The sector isn't just for growth managers.
The tech sector isn't the exclusive domain of growth managers--the S&P
500 sports a 20% stake, after all--but relative to their blend and value
counterparts, it is a favorite growth fishing hole. Growth funds are the biggest
shareholders of bellwethers such as
Apple's recent evolution from R&D-focused cash-hoarder to modest dividend-payer, however, coincides with increased tech exposure among blend and, especially, value funds. Across Morningstar's value categories, the typical fund has allocated roughly 12% of assets to technology companies. That more than doubles the figure from five years ago (5.5%) and comes close to doubling the percentage from 10 years ago (6.1%). The increase has been especially pronounced among small- and large-value funds. For that subset, the five-and 10-year average tech exposures are 3.4% and 4.4%, respectively.
Case in Point
There are many forms of value investing, but for managers who pursue absolute value strategies, any stock can be a bargain, potentially. Provided the gap between the manager's estimate of a firm's intrinsic value and the market's measure of its worth is sufficiently wide, the company can be a portfolio candidate.
That's the tack at Harris Associates, the parent firm behind the Oakmark fund family. The Chicago-based asset manager has a well-earned reputation for value investing, not least because its roster includes Bill Nygren and David Herro. Those two managers have racked up kudos and peer-besting returns with a strategy that permits them to buy bargains wherever they find them. They've also been instrumental in crafting the absolute value approach that Harris has used with remarkable success across the Oakmark lineup. (Four of the firm's seven funds have earned the Morningstar Analyst Rating of Gold, two have earned the Silver rating, and one has earned the Bronze rating.)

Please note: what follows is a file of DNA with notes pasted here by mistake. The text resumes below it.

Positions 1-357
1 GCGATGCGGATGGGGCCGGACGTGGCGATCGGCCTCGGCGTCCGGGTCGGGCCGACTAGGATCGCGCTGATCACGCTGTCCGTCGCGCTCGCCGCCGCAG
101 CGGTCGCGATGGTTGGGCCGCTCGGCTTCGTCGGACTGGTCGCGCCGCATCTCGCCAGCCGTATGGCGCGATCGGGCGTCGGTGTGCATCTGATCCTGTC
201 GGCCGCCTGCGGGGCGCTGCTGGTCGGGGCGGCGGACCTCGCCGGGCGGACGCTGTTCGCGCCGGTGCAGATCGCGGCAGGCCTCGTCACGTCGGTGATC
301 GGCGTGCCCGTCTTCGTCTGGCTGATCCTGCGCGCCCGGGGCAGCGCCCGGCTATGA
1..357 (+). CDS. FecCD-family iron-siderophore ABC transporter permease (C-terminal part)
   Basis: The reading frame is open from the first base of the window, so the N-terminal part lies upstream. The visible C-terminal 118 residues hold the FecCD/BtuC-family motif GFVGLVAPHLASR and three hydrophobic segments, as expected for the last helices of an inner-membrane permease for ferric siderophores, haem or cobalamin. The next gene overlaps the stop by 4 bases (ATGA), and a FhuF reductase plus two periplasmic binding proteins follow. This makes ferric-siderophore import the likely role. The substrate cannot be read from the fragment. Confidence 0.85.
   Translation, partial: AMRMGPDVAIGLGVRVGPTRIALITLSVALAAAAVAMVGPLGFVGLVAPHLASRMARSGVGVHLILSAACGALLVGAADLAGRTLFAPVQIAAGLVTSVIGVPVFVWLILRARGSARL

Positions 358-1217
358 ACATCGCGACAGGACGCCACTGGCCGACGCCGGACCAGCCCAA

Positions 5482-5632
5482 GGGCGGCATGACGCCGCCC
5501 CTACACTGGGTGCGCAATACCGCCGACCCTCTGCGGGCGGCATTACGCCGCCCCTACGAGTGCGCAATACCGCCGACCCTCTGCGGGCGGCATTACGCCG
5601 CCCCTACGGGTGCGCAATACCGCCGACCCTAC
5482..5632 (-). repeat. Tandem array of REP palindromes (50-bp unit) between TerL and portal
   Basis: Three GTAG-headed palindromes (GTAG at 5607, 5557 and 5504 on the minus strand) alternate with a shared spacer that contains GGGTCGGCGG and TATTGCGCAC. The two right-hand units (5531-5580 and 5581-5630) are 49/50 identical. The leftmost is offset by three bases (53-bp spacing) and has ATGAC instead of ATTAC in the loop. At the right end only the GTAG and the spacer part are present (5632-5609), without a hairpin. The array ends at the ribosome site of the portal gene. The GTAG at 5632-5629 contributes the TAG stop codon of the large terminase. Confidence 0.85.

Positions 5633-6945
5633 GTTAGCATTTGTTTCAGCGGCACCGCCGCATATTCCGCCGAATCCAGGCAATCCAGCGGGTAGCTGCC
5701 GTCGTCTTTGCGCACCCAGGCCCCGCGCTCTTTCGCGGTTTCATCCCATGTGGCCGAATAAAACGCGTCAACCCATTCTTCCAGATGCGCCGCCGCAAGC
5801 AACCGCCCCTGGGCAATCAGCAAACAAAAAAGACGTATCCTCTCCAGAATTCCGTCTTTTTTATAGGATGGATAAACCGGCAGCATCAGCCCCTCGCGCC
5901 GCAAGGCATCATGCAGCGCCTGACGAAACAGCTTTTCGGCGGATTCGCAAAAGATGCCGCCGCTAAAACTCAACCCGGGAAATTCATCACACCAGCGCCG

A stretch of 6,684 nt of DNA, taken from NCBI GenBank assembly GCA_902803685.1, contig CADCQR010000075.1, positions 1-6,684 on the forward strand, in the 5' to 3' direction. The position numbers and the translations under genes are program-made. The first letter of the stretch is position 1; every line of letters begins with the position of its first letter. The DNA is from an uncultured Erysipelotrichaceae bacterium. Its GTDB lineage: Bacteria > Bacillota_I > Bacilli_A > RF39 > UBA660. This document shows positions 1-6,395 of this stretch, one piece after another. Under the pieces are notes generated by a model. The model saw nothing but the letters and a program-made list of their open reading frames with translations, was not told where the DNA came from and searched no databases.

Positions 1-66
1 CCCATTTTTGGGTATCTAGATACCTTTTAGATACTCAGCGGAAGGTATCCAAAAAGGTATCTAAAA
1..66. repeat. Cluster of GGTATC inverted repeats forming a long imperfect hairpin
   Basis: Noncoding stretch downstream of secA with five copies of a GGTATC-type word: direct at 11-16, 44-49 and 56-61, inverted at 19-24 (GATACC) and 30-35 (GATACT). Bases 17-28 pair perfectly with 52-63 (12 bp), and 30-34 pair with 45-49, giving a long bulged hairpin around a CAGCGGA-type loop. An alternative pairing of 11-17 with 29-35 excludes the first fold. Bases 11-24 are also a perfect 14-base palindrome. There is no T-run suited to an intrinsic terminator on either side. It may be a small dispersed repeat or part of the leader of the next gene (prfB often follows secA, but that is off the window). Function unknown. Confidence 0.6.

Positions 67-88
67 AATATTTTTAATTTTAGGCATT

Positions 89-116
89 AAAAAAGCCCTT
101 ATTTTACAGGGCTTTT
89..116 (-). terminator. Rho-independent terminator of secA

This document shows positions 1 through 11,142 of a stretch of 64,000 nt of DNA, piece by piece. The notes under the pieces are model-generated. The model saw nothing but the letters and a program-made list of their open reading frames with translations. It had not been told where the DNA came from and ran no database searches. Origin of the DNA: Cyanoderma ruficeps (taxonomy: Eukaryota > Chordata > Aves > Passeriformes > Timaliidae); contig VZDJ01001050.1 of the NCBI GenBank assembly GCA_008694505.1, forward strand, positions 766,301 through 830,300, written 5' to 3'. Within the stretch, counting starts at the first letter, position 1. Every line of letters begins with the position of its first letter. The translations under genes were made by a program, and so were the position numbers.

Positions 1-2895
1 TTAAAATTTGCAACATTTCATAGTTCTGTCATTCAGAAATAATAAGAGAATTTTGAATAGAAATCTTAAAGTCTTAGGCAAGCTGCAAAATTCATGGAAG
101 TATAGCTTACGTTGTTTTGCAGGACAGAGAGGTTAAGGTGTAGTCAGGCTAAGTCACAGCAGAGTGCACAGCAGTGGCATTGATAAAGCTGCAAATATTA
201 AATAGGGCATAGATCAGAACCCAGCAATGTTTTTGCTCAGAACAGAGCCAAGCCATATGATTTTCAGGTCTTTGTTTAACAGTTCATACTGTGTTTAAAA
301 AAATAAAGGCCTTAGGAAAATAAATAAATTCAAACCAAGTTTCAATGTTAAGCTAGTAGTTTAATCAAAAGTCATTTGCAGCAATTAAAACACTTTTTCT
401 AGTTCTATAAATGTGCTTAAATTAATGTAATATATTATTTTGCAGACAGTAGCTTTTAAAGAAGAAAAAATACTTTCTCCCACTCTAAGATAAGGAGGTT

At the end of 2012's first quarter, most of Oakmark funds had something else
in common: substantial technology exposure. On the domestic side of the shop's
lineup, Nygren's concentrated
Elsewhere, Nygren's more expansive
Among the firm's international funds, more than 35% of assets at both
Tech Tea Leaves
Oakmark's managers don't invest in the tech sector, per se. They invest in individual firms that meet their stringent fundamental and valuation criteria and let the sector allocations fall where they may. With that in mind, it's telling that Oakmark's purely bottom-up process has recently led to big tech stakes in most of its funds. Connecting the dots between the firm's overarching strategy and its tech exposure may help explain what other like-minded value hounds have been seeing in the tech sector.